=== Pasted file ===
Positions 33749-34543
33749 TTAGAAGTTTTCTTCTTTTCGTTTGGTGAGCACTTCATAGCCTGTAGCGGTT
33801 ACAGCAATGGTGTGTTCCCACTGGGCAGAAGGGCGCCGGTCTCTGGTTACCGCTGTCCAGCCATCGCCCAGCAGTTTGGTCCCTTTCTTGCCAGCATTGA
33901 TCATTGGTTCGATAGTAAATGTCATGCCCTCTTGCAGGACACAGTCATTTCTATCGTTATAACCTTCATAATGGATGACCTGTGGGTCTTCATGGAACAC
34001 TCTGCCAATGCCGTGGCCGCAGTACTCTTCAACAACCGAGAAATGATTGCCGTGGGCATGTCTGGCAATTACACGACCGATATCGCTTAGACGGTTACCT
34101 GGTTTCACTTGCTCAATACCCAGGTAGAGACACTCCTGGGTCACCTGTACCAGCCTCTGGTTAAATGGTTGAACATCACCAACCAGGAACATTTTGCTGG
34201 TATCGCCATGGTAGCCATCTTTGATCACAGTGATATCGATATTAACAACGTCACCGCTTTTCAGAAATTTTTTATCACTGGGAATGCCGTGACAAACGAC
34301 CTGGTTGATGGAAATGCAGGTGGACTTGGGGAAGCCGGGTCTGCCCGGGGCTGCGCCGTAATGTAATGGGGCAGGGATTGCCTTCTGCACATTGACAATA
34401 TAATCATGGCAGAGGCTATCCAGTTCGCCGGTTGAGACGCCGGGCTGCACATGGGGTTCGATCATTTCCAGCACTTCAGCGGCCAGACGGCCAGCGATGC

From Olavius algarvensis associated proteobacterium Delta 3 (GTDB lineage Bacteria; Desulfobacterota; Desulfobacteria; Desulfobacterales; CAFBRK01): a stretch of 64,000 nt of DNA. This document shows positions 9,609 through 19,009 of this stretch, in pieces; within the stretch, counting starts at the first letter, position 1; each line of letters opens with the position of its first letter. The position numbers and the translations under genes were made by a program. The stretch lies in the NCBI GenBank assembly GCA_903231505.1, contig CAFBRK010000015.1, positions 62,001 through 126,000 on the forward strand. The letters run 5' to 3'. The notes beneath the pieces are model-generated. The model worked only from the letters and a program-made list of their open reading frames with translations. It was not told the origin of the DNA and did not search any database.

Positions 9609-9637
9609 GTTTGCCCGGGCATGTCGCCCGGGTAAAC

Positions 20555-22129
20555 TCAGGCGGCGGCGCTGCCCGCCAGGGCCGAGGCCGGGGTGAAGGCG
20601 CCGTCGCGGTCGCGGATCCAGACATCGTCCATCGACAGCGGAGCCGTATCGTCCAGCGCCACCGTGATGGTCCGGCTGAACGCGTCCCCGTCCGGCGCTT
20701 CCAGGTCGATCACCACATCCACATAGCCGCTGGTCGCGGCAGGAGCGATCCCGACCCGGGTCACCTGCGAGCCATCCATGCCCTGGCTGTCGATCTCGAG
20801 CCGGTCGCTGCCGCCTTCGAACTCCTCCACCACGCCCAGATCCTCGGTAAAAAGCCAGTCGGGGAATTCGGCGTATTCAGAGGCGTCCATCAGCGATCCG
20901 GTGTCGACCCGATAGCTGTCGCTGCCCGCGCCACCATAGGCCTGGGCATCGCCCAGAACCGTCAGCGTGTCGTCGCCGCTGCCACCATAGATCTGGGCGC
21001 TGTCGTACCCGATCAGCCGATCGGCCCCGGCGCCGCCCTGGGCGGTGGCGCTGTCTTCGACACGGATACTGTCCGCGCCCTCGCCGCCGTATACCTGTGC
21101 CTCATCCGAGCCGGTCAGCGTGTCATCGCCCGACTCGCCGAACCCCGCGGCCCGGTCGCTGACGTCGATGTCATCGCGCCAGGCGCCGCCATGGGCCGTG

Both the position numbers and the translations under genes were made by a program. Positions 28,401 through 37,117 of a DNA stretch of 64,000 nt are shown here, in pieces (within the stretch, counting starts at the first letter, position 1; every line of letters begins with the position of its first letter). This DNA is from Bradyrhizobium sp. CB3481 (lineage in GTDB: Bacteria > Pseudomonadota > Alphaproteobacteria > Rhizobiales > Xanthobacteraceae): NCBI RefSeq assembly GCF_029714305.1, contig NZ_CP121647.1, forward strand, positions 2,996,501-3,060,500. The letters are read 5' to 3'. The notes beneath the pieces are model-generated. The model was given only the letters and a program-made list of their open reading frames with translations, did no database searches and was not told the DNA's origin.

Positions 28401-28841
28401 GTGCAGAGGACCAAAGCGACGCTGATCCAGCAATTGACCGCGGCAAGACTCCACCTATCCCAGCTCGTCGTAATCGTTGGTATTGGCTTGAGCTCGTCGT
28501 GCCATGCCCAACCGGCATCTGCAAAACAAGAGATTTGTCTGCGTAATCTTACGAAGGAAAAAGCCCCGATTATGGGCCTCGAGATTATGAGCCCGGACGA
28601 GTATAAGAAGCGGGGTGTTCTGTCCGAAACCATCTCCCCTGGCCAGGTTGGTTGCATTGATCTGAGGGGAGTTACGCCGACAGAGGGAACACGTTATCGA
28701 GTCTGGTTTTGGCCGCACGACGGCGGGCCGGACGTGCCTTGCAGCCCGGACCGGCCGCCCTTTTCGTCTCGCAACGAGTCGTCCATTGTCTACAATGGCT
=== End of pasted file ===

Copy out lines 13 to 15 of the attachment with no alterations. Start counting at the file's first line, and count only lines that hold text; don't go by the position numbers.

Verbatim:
Positions 20555-22129
20555 TCAGGCGGCGGCGCTGCCCGCCAGGGCCGAGGCCGGGGTGAAGGCG
20601 CCGTCGCGGTCGCGGATCCAGACATCGTCCATCGACAGCGGAGCCGTATCGTCCAGCGCCACCGTGATGGTCCGGCTGAACGCGTCCCCGTCCGGCGCTT